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U.S. Defense Chief Nears Recommendation On Afghan Troop Levels

U.S. Defense Secretary Jim Mattis speaks at the opening of the 53rd Munich Security Conference in Munich on February 17.

U.S. Defense Secretary Jim Mattis says he will make recommendations soon to President Donald Trump on whether to increase the number of U.S. troops in Afghanistan.

Mattis said on February 19 the president had been "rightfully reticent" on the matter, as he was waiting for input from his generals on the situation in Afghanistan, where the war is entering its 16th year.

"We are putting our thoughts together now," Mattis told reporters during a visit to Abu Dhabi. "It shouldn't take too long.”

He added that Trump "is open to my advice on it, but first of all I've got to formulate where I stand, so this is the normal collection of ... information."

Mattis said he spoke for several hours by video conference on February 19 with General John Nicholson, the top American commander in Afghanistan.

Nicholson told the Senate Armed Services Committee earlier this month he needs a few thousand more troops to train and advise Afghan forces.

Nicholson didn't provide an exact number, but he called for greater flexibility in setting U.S. troop levels. He did say that America's longest-ever war was stuck in a "stalemate."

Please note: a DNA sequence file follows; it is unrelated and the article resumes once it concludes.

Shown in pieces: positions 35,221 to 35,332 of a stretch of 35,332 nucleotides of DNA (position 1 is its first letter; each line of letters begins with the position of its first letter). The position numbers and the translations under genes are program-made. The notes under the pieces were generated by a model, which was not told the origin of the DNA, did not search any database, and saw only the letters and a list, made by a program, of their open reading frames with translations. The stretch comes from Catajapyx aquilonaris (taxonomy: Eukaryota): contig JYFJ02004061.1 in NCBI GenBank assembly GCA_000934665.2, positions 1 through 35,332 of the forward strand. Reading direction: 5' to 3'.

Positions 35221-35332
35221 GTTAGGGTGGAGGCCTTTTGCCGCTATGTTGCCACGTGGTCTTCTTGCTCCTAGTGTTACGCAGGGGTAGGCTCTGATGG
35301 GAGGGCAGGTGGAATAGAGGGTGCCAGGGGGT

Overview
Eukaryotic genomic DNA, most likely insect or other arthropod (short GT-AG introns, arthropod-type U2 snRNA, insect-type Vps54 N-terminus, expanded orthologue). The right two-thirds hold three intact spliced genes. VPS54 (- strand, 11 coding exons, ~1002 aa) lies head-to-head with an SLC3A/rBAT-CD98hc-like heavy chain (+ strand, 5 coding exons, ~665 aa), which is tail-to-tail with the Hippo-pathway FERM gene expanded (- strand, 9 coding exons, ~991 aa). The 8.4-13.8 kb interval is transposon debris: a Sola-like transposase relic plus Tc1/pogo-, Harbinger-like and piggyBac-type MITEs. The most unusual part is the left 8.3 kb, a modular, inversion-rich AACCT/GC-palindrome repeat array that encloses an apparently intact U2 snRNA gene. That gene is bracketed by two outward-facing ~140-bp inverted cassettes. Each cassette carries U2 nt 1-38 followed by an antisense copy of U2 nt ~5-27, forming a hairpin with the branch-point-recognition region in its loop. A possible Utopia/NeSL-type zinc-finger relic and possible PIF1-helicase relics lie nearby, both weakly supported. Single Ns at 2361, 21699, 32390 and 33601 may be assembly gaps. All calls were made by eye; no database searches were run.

Mattis met with Afghan President Ashraf Ghani in Munich on February 18.

He was scheduled to fly to Kabul on February 19, but bad weather forced him to postpone the trip.

U.S. troop levels in the country are limited to 8,400 after former President Barack Obama insisted on reducing the presence and handing security responsibility to Afghan forces.

Meanwhile, Mattis did not directly address the role of Russia in Afghanistan, which as the Soviet Union fought a war in Afghanistan in the 1980s.

General Nicholson had told U.S. senators that Moscow was giving the Taliban encouragement and diplomatic cover in order to undermine U.S. influence and to defeat NATO.

Mattis said he needs to "assess what the other countries in the region are doing in Afghanistan to help or hinder us in our efforts. We are still sorting that out."

With reporting by AP and AFP